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Team Exergy’s TTT adventure in the Tour of Utah

August 9, 2012

Team Exergy in the Tour of Utah TTT start house

“We do one of these about every 4 years,” Matt Cooke of Team Exergy said on the team time trial day at the Larry H. Miller Tour of Utah.

Tad Hamilton

Despite that the team’s sports director, Tad Hamilton, said the day before that he was excited to try the TTT. “It adds to the adventure,” he said.

Not one iota of apprehension hung about him, even though the American continental team would face the TTT without as much experience as other teams in the Utah race. Then again, speaking with Hamilton is usually like sailing on smooth water.

Regardless of the amount of TTT experience, the event presents challenges to every team, from the continental to the World Tour level, especially on a course like the Miller Motorsports Park outside of Salt Lake City, Utah. Talk to any of the 17 teams that wound through the eleven turns of the 7.2 km (4.5 mile) loop three times, and they’ll tell you the same thing: you have to keep the guys at the back of the paceline in mind.

Matt Cooke, Noe Gianetti (l to r) warming up before the Tour of Utah TTT

When taking corners at 35 to 40 mph a rider can’t take the turn as tightly as he would riding alone. “It was extremely painful because you are not controlling the pace, the guys at the front are,” Cooke said. “If they go full tilt, you have to go with them.” After the race in the press conference, Alex Howes (Garmin-Sharp) relayed his TTT experience: “I was at the back a lot; it was pretty difficult back there.”

“On a course like this small guys have trouble,” Cooke said. The smaller guys have to be able to hold the wheel of a taller teammate who is a powerhouse on the flats, someone like Sam Johnson, Cooke’s teammate. “You can only go as fast as your slowest guy – I kept thinking this out there,” Cooke said. Cooke has a narrower, shorter climber’s build, as does Team Exergy’s Noe Gianetti.

Hamilton said the team brought more climbing strength to Utah in Gianetti and Kirk Carlsen to help leader Freddie Rodriguez get over the hills. Gianetti got dropped from the team of eight that left the start house. He finished alone.

Kirk Carlsen (right) warming up before the Tour of Utah TTT

One thing that helps with keeping the guys at the back in mind is practice. Rodriguez and Carlsen have a good amount of experience racing TTTs. Carlsen’s last TTT was at the Tour of Qatar in 2010 when he raced on the Garmin-Transitions team. “If you practice a lot you can do well even if you’re not as fit [as other riders],” Carlsen commented.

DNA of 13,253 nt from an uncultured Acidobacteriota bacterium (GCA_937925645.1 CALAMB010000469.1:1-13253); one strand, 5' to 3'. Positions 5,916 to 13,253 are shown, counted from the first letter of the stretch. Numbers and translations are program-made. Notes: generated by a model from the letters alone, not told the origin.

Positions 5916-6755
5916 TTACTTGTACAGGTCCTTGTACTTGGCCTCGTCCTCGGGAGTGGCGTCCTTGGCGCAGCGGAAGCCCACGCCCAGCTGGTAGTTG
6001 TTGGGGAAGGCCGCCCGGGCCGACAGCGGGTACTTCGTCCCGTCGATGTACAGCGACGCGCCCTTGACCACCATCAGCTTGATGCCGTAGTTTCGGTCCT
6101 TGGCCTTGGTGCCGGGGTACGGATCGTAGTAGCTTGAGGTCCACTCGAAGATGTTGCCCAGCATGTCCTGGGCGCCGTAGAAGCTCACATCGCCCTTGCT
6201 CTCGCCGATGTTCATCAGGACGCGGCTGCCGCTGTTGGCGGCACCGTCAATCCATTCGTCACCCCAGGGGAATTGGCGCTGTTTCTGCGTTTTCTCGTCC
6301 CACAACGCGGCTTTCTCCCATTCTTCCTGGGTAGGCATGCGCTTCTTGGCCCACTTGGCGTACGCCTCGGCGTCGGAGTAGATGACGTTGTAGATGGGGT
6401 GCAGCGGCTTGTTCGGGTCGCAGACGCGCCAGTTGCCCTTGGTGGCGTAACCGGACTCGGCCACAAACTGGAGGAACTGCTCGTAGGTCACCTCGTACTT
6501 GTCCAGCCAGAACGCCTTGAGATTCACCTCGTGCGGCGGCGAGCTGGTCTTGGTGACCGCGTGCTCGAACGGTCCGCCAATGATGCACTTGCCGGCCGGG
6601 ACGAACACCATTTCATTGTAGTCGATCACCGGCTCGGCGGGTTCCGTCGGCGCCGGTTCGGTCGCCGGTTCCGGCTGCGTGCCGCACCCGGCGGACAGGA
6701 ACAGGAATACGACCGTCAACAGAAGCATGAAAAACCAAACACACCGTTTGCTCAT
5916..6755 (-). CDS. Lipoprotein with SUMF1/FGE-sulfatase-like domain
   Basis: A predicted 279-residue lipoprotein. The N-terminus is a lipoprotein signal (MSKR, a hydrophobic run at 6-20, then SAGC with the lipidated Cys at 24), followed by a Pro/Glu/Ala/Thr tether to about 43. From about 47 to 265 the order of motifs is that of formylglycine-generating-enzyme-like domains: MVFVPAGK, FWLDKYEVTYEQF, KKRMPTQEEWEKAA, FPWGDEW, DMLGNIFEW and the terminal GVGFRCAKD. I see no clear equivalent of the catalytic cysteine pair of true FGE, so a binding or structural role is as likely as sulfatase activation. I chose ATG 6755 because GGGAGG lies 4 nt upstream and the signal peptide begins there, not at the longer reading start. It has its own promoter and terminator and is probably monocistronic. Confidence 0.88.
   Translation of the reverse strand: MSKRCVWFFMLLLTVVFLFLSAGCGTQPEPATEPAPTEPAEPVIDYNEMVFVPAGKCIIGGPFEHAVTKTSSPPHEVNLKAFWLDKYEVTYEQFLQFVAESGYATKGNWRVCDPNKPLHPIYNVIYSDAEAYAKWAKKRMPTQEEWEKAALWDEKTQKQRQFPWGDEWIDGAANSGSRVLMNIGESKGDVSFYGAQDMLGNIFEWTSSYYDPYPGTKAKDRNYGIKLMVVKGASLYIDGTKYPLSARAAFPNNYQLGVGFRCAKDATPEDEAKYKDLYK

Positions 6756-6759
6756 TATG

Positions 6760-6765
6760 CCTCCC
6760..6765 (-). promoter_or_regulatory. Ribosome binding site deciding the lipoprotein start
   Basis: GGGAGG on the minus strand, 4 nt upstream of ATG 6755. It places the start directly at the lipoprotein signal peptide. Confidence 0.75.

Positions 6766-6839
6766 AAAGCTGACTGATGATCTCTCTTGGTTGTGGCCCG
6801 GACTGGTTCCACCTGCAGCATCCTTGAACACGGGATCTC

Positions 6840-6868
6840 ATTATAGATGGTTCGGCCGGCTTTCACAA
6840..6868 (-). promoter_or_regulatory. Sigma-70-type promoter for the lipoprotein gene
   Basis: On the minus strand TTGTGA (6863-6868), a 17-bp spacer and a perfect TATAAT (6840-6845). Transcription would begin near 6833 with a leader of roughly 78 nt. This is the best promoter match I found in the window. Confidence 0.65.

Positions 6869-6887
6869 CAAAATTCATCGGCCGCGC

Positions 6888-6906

Carlsen helped his teammates with some pointers: where to pull off, and how hard to pull or not when leading the paceline. A single paceline instead of a double echelon worked best for the Utah TTT venue, Carlsen said, because of the wind out on the course. The wind could blow from a single direction, but with the eleven turns on each lap it hit the riders from different sides with each curve. It’s easier to take the corners and manage the wind direction with a single paceline. That’s how all of the teams approached the day.

The paved course which is as wide as a four lane road provided lots of room to get blown around. The turns are named with expressions like “Black Rock Hairpin,” and “Devil,” the latter appropriate to the heat that bounced off the pavement.

Team Exergy on the Miller Motorsports Park TTT course

Out on the course Carlsen poured himself into a last hard pull near the end of the third lap and then dropped off the back as the six remaining Team Exergy men sped across the finish line. The team’s effort landed them in 13th position.

The guys returned to their warm-up space and climbed back on the bikes to warm-down on trainers. The debriefing continued for some time as they relived certain corners and the changing wind direction. “I think we did pretty darn good,” Cooke said.

Team Exergy riders debriefing after the Tour of Utah TTT, Freddie Rodriguez, Serghei Tvetcov, Morgan Schmitt (l to r)

Team Exergy’s disc wheels are the most colorful of the 17 teams

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